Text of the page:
Introducing Bee - have you met him?
Maybe you alreday met Bee when signing up for this newsletter?
We certainly fell in love with him – how could we not with Bee wearing that cap!. It is our pleasure to introduce Bee and his mistress, Sandra Stiel.
Bee is a 4 year old Minature Austrialian Shepherd male dog. He accompanies Sandra whereever she goes – also when sailing.
”The story begins on the river Elbe, were almost every weekend we circled around the idyllic island Pagensand in a small motorboat. Bee was 7 month old and had to join us. As soon as the life jacket for Bee landed on the stoop of my front door, all preparations were done and we were ready for our big adventure. Heading slowly through the canals of the river, Bee was all of a sudden shock-frozen as soon as he discovered that the cockleshell he found himself in was actually moving on the water. Once speed and seamotion increased, Bee preferred to hide in the safety of the bow, close to our feet . However, as soon as the engine was switched off and the motion decreases, Bee was right as rain.
From pottering to sailing
Though Sandra did not plan to take up sailing as a hobby, she gave it a try 2 years later – in a real sailboat - and fell in love in a split second. “The feeling of harmony with nature, communicating with the wind was overwhelming, forcing me to throw all my prejudices immediately overboard.
Not surprisingly Bee loved it too, the space for him to move around was much bigger and the boat was much gentler in its sea movements. Only at the beginning Bee was wary of the cap rail, preferring a safety distance to the dangerous edge! Nowadays though, brave Bee has overcome his demons and getting close to the rail is no challenge any longer.”
How did Sandra prepare Bee to go sailing?
“Looking back the best preparation for a dog about to go to sea is a combination of trust and obedience. The basic commands of wait, sit, down, stay, heel and come are the foundation and need to be understood and followed from a distance, no matter in which conditions. I have noticed that not only my word and voice are guiding Bee, but also my body language and emotions.
If I had to do it all over again, I can only recommend starting practicing the basic commands ashore until the dog has internalized them so that it is certain that he will also follow them when given from a distance. I would use body language or hand-signals combined with a calm, but clear voice until it works every time without fail. My next advice is to practice trust and balance. I can recommend using a skateboard, demonstrating to the dog that there is absolute confidence. Of course I know that not everything I do is a natural choice for the dog, but he needs to learn that he can trust me and not just obey for obeying sakes while being uncomfortable all the while. After all, I want Bee to enjoy the times on the water as much as I do.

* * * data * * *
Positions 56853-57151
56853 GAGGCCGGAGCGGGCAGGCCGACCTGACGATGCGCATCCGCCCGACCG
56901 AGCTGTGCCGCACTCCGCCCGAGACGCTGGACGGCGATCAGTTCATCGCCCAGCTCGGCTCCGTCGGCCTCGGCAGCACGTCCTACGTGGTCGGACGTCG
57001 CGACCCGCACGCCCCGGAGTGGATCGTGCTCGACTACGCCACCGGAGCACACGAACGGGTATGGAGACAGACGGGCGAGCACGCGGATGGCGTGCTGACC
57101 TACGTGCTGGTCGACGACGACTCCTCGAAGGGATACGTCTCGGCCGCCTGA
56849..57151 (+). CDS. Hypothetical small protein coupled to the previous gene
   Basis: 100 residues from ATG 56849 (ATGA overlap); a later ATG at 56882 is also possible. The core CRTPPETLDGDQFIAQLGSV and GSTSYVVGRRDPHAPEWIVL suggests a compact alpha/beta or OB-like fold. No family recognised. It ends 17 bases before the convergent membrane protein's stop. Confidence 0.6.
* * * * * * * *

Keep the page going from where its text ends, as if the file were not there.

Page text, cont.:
One thing I would never do is toencourage my dog to jump from the boat into the water. I do not want him to think that it is safe to jump over the side, leaving the boat – it is all about four paws on deck at any time when out sailing! You just never know otherwise if the dog remembers that jumping is safe and a good escape route … and we all know that it will likely happen at the worst moment.”
Bee and Sandra are currently busy planning their next great adventure - sailing in the archipelago around Stockholm next summer. “The images I have been able to find on the world wide web show beautiful landscapes and nature, something that truly fascinates me. Trailing the boat up to that particular area of Sweden will hopefully only take 10 hours, which leaves me enough time trying to figure how to make any land excursions challenging and interesting for both of us!”
If you have a few tips on sailing with your dog, feel free to post your tip and a photo of your best friend at our facebook page.